Music as a medicine for sudden hearing loss
Sudden sensorineural hearing loss (SSHL) is a disease that suddenly affects hearing in one ear without any special trigger and is often accompanied by tinnitus (a ringing in the ear), ear fullness, vertigo, dizziness. The rate of SSHL is between 5 and 30 cases per 100, 000 people per year in developed countries, but this number may be largely underestimated. Although scientists have studied SSHL in detail, its causes are still unknown. Corticosteroids are routinely used to treat SSHL in many countries; however, it is unclear whether this standard treatment is effective in spite of its severe and potentially dangerous side effects. A large number of pharmaceutical treatment approaches have been tested, but they have not been satisfactory.
Recent human brain imaging studies showed that unilateral hearing loss (hearing loss in one ear) reduced auditory cortical activity in the affected ear, but increased it in the intact ear. This phenomenon is often described as the “use it or lose it” principle in the field of neuroscience. Similar to muscles, brain activity increases with repeated use and decreases when not used. We assume that SSHL is related to maladaptive brain re-wiring, which accelerates neural wiring between the auditory cortex and intact ear and at the same time weakens the wiring between the auditory cortex and affected ear. Due to these changes in brain activity, SSHL patients use the intact ear more and the affected ear less. This further promotes the “use it or lose it” phenomenon in the human auditory pathway.
In order to break this vicious cycle, we developed a behavioural treatment strategy for SSHL called “constraint-induced sound therapy”. This sound therapy takes advantage of the “use it or lose it” principle. In the present study, we plugged the intact ear of SSHL patients for the entire period of their hospitalization (1 – 2 weeks). Since patients could not hear well in the plugged ear, they paid attention to and used their affected ear instead of their healthy ear in their daily lives. This process strengthens neural re-wiring between the affected ear and brain. We also encouraged patients to actively listen to music for six hours per day with their affected ear during their hospitalization (see Figure). Patients were instructed to adjust the sound of the music to a comfortable level and perform equalizer settings by themselves in such a way that the music sounded as similar as possible to the sound before SSHL occurred. These adjustments led to an increase in sound power in the range of the affected frequencies.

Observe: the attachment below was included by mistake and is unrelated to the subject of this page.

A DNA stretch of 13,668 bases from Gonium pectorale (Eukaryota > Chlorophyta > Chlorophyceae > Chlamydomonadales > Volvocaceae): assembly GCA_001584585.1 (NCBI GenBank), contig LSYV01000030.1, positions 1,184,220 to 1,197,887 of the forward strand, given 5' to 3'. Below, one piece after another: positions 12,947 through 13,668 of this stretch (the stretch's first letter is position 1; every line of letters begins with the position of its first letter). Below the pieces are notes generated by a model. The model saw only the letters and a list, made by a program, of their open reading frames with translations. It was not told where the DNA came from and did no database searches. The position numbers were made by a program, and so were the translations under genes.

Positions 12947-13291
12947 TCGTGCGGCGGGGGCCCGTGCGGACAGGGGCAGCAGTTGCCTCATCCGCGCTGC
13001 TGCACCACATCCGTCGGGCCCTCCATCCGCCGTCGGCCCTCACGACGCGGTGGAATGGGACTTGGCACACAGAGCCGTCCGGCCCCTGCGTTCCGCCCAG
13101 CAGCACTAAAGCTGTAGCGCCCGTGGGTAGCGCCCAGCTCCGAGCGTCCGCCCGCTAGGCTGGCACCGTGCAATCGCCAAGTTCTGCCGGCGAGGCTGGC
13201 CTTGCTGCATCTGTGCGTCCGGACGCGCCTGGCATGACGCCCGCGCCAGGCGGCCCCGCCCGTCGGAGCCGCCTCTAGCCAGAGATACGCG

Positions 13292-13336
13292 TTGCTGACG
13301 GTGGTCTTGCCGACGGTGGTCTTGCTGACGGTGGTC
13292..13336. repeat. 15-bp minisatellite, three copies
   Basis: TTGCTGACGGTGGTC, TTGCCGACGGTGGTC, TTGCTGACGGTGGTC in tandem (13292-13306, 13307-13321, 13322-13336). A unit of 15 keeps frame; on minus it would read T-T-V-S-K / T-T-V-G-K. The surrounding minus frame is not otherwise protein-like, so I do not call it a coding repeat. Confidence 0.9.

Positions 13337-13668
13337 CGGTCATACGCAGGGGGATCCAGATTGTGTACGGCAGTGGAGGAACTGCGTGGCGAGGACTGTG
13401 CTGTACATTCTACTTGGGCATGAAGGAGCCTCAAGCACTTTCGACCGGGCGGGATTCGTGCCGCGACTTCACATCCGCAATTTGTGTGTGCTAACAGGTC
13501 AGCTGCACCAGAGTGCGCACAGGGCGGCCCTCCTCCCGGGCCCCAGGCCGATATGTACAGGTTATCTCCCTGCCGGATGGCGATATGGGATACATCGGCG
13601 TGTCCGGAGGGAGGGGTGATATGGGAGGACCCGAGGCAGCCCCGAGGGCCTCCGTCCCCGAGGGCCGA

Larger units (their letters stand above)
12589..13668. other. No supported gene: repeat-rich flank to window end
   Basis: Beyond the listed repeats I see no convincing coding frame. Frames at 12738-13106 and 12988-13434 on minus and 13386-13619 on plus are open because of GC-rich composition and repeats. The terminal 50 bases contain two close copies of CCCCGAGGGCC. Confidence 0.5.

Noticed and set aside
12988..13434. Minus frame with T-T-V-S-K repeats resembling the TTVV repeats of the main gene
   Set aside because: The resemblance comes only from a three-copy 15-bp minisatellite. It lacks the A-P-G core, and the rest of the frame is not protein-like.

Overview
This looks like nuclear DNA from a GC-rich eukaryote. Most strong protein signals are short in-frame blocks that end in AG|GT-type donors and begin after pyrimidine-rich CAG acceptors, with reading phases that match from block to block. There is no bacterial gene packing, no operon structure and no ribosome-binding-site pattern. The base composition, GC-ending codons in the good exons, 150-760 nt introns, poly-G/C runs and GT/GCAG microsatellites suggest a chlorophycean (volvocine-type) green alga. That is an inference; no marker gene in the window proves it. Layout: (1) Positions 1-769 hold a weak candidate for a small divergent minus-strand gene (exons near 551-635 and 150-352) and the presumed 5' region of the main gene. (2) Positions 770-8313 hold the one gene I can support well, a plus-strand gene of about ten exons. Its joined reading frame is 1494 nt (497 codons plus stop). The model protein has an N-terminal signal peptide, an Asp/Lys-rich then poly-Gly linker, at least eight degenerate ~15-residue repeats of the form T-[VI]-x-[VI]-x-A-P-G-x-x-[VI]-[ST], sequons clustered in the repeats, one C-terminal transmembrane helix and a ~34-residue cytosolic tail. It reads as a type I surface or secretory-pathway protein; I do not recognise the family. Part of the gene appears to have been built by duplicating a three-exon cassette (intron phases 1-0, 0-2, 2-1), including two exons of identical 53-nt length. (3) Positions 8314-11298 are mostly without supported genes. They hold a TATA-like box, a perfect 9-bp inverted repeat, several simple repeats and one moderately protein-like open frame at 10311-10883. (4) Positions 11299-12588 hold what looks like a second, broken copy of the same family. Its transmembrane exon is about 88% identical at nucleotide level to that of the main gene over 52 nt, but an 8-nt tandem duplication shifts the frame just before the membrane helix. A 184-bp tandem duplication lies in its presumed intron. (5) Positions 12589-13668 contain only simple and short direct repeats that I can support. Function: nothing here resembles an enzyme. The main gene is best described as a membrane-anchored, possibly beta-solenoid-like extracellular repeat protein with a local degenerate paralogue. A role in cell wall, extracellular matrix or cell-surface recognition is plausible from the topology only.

SSHL patients treated with constraint-induced sound therapy and standard corticosteroid therapy showed significantly better hearing recovery than those who had only received the standard corticosteroid therapy. Human neuroimaging measurements revealed that weakened neural re-wiring was reversed in SSHL patients treated with constraint-induced sound therapy.
Although more randomized clinical trials are necessary, our results are important because they demonstrate the power of a neuro-rehabilitation approach for sensory disorders. Many people are convinced that rehabilitation is exhausting and boring, but sound therapy using music can lighten the load and encourage patients to continue listening. This neuro-rehabilitation approach may contribute to improving the quality of life of not only those with SSHL, but also people with many other diseases.
Department of Integrative Physiology,
National Institute for Physiological Sciences
Neuro-rehabilitation Approach for Sudden Sensorineural Hearing Loss.
Sekiya K, Fukushima M, Teismann H, Lagemann L, Kakigi R, Pantev C, Okamoto H
J Vis Exp. 2016 Jan 25
Constraint-induced sound therapy for sudden sensorineural hearing loss–behavioral and neurophysiological outcomes.
Okamoto H, Fukushima M, Teismann H, Lagemann L, Kitahara T, Inohara H, Kakigi R, Pantev C
Sci Rep. 2014 Jan 29